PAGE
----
Who did? I still think the blame is on the ECB’s roof, as well as the blame for the Greek debt is on Draghi’s shoulder. The Government could have chosen the Varoufakis proposal and kept the banks open (maybe not the first days) by means of issuing a parallel currency (IOUs). But how would that have been substantially different? The emergency situation would have been roughly the same. What would people say about having their pensions paid in IOUs? It’s possible but very complicated.

      Only a few voices, not even Yanis himself, not yet, have adventured the only possible plan in such a dire straits situation (caused in any case by the institutions and very particularly Germany and the ECB), which is to declare the state of national emergency and intervene the banks, including the Bank of Greece, resorting to its reserves. This would be a direct challenge to the Eurozone system but the way the Eurogroup and the ECB behave is as well, so blame game, and let’s sue Draghi at the European Court of Justice.

      And even such defiant plan would only gain Greece a few months. But war is war.

      If nothing else the Tsipras government, and very particularly Yanis, have done a great work in pedagogically removing the veil of illusion about what is this European Union, of which we are say to be “citizens” but are actually expendable slaves.

    • I read with great interest the automatic translation of that article, George. With the limitations of possible misunderstandings because of the garbled grammar that auto-translation produces, I believe I can agree with the general outline of Ifestos’ article.

      However, do you think that the Greek People was ready before these last weeks to actually dare to risk ditching the euro and possibly all the EU (including Schengen-derived freedom of movement across borders)? My impression is that the answer is negative, else they would have voted not so much to Syriza but to KKE or Antarsya. Syriza won because it was offering everything that Greeks wanted, probably without much realism, much like a poor father who wants to keep their children’s belief in Santa Claus alive… but can’t afford to pay for their wishes. The Syriza majority is the product, I understand, of the overall level of consciousness of the Greek People as of the first half of 2015, which is the level of consciousness of a rapidly maturing kid who is split between his/her awareness that something is fishy and his/her fantasies of Santa Claus and getting all the toys.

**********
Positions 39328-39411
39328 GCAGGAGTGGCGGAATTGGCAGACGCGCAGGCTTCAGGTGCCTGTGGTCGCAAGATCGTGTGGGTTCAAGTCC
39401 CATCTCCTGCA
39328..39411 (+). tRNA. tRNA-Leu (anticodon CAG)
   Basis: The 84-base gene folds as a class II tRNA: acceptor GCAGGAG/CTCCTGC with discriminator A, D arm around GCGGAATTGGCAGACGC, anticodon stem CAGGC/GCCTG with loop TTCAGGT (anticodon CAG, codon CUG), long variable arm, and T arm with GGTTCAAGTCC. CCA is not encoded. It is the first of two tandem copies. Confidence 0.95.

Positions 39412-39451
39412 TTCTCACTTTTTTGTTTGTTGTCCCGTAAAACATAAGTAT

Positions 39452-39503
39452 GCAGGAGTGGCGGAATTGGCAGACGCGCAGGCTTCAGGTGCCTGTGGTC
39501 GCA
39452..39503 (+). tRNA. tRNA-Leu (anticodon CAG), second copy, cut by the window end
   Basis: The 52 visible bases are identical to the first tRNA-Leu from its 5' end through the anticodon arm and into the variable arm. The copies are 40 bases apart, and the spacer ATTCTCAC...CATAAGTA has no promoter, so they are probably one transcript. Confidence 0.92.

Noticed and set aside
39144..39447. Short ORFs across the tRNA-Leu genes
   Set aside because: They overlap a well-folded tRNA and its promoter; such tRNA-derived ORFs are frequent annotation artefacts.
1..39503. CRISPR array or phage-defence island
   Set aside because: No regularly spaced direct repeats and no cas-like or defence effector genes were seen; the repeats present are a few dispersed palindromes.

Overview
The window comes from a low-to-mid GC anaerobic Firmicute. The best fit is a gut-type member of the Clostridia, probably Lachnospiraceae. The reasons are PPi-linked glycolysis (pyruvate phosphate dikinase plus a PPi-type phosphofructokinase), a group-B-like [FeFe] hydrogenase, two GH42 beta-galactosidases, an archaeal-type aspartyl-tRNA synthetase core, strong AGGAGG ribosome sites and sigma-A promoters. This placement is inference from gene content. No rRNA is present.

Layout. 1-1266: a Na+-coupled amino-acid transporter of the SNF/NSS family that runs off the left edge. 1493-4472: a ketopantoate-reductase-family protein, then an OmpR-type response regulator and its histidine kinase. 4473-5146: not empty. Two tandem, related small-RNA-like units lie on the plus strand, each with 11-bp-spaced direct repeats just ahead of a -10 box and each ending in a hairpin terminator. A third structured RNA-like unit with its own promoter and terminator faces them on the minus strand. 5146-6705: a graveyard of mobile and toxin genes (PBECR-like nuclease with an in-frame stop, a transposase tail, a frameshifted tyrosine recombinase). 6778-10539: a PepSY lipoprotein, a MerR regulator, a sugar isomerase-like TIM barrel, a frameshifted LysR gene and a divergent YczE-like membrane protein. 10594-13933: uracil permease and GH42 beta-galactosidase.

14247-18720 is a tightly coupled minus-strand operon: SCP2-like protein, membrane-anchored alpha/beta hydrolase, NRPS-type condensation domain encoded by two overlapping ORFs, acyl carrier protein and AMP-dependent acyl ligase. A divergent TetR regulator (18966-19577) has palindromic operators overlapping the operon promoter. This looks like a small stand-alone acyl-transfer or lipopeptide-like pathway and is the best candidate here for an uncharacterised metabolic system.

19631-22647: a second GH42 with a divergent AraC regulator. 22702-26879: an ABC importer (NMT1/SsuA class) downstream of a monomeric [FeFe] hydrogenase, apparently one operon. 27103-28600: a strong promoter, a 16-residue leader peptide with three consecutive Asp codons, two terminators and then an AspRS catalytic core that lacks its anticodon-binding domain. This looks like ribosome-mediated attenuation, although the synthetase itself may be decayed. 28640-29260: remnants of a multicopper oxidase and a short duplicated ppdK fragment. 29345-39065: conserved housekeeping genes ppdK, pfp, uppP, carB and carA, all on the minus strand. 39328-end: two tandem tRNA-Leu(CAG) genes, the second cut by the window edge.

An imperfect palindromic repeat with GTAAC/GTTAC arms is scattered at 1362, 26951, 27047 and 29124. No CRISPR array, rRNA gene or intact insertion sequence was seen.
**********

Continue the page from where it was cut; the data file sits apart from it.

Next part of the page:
No criticism implied because elsewhere in Europe the consciousness level is not any better, often much worse. Only in the Basque Country, and now also Ireland, Scotland and broader Spain, there is some significant tendency of growing consciousness and therefore political challenge, but even in these cases it does not reach the Greek level, not yet. In the broader West Eurasian region we must also make particular mention to Kurdistan, where consciousness and political challenge is also very high. Elsewhere is like a desert, with the real left performing way too weakly, if it exists at all, and way too often with the far right extremists capitalizing discontent in what looks like a most dangerous tendency.

      But I do agree that the Syriza government should have focused more in the internal aspect, moving ahead independently of negotiations with their own nationally-defined strategy (there’s no hope in broader Europe until it grows more mature). I also think that, maybe barring the first trench of payments, Greece should have defaulted (and taken emergency measures) months ago – but unsure how this would have played internally in terms of popular support for the government and national cohesion.

      My emphasis on “pedagogy” is because I think that the main problem is one of consciousness, awareness. You can’t face reality while you still believe in Santa (i.e. the EU as idealistic fantasy of brotherhood among peoples and a democracy that is not too real). Ifaistos may be right but how many understand, even if poorly, what he does? Until a growing majority of the peoples (the Greek People but also in general) becomes painfully aware of the power reality, there’s no democratic way out. And there is no other way out: it must be democratic because only the People can challenge and maybe defeat the oligarchs (fascist “nationalist” demagogy is just another illusion, a most dangerous one, as Ukraine teaches us).